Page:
BY ELENA VALDEZ
It is not uncommon for a teacher to have their “@” atop the classroom whiteboards. But does this interaction outside of the classroom on social media outlets cross the line in a student-teacher relationship?
Whether it be on Twitter, Instagram or even Snapchat, teachers are always looking for ways to engage their students. Their social media presence could make it easier for students to reach out to teachers in times of need or to receive reminders on important projects. Educators use their online platforms not for socializing, but for guidance in the classroom or for assignments.
Whether it be on Twitter, Instagram or even Snapchat, teachers are always looking for ways to engage their students.
Teenagers and modern teachers are no strangers to the internet; a vast majority of their lives depend on it. It is how many interact and stay in touch with friends, family and colleagues. The world wide web provides access to an abundance of information. But kids will post about their personal lives and current affairs, some things that teachers should not hear. Privacy is important, but with the rise of technology, it is often jeopardized.
A teacher does not necessarily need social media to interact with their students. Although they could benefit from a more intimate bond, a line should be drawn between teachers and their students. Of course, there are certain exceptions. But not every student wants their middle-aged history teacher following them when they retweet a vulgar meme.
This could teach responsibility amongst the youth to be mindful of what they post. However, a teacher should have limitations when it comes to their students’ personal lives.
Mandated school-run accounts would provide the same convenience online, without the mess of a teacher knowing far too much about your life. Websites like Canvas, Blackboard and Google Classroom are starting points to a more tech-friendly and convenient classroom. Separate platforms for school social media may be a more effective and safer fit than resorting to sites like Facebook or Twitter.
Teachers should be able to connect with their students without interfering in their lives outside the classroom. Just as well, a student does not need to know the intimate details of their teacher’s life that they could discover through social media.
There is just too much online about everyone’s personal lives; all it takes is one search that could lead to so much more. Every individual student’s reputation is at stake and there are things everyone has to hide, even online.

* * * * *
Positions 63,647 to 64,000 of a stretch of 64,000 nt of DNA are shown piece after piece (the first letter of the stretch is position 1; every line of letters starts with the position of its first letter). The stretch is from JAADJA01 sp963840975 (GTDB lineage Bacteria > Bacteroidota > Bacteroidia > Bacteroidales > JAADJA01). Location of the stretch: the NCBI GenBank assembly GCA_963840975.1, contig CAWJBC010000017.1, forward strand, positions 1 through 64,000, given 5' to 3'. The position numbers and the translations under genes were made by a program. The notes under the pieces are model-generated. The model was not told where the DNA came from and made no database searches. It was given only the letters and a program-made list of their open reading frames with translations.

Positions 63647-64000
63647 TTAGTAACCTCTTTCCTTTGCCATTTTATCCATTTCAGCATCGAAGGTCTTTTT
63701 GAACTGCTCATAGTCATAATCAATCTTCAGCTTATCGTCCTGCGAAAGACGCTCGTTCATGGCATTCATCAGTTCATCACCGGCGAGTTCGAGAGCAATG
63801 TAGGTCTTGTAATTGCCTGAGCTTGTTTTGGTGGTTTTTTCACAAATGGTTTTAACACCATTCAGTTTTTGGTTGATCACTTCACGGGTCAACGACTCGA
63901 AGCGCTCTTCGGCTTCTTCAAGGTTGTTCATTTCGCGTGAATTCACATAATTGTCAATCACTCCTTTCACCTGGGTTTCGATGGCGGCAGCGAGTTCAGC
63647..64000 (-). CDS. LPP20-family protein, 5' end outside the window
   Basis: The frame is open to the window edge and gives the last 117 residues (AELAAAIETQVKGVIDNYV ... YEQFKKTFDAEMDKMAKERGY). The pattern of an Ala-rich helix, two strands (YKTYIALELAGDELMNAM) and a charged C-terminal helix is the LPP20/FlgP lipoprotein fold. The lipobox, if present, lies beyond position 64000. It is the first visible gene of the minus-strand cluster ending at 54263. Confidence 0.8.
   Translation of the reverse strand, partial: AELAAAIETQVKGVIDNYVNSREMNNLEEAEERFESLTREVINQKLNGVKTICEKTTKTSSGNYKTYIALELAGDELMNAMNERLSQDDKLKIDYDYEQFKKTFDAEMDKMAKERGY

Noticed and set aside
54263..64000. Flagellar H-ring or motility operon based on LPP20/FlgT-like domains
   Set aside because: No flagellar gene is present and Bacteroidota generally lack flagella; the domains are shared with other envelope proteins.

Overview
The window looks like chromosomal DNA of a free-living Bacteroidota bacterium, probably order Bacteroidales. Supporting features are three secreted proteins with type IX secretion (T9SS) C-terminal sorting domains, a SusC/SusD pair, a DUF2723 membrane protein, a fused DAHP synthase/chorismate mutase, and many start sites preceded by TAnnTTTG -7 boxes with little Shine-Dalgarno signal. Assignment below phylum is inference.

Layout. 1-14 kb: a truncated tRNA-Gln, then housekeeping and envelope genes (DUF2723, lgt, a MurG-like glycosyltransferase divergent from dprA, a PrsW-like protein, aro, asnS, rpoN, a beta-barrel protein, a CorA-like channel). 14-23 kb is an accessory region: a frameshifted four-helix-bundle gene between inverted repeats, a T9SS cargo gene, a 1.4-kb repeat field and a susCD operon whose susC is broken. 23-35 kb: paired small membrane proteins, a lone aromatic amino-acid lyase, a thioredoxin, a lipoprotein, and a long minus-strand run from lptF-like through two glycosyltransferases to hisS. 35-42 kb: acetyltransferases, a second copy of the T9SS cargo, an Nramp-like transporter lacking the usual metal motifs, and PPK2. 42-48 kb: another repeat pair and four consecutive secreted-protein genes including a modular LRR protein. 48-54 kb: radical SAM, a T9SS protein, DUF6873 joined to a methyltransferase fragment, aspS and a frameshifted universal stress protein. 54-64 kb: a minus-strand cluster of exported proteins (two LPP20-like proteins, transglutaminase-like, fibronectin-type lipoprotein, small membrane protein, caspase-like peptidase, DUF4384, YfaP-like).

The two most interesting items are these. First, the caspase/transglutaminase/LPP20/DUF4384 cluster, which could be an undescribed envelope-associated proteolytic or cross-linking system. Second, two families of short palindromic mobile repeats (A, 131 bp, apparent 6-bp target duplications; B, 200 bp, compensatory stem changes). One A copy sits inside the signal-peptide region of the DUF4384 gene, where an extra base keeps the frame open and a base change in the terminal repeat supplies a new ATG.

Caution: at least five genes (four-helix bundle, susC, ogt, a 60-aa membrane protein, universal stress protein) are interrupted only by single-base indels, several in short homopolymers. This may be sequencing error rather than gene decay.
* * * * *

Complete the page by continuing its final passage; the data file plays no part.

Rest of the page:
Teachers should be able to connect with their students without interfering in their lives outside the classroom. Just as well, a student does not need to know the intimate details of their teacher’s life that they could discover through social media. Invasion of privacy and the disregard of professionalism may occur once teachers take on social media platforms.
“I just wanted to try and reach out to you guys,” Cooper City High School math teacher Michelle Diamond said. “I created a Twitter to make it easier to reach out, I love technology anyways.”
Now that 27 percent of schools allow online communities for teachers and administrators to interact with students and each other, more research is being put forth into the benefits of social media in schools. The increase in grades, attendance and communication that correlates with a teacher’s online presence is uncharted territory, as this is a problem with new age technology. Precautions and boundaries must be questioned to keep things comfortable on both ends.
Regardless of the type of person they are, a professional line should be drawn in the student-teacher relationship, one that social media has the potential to infringe on.
Regardless of the type of person they are, a professional line should be drawn in the student-teacher relationship, one that social media has the potential to infringe on. The encouragement and interaction are great things, but seldom is social media used for academics. It’s an escape from the stress of school where teenagers can freely post about whatever they are feeling or share the latest memes.
Photo courtesy of AdLibbing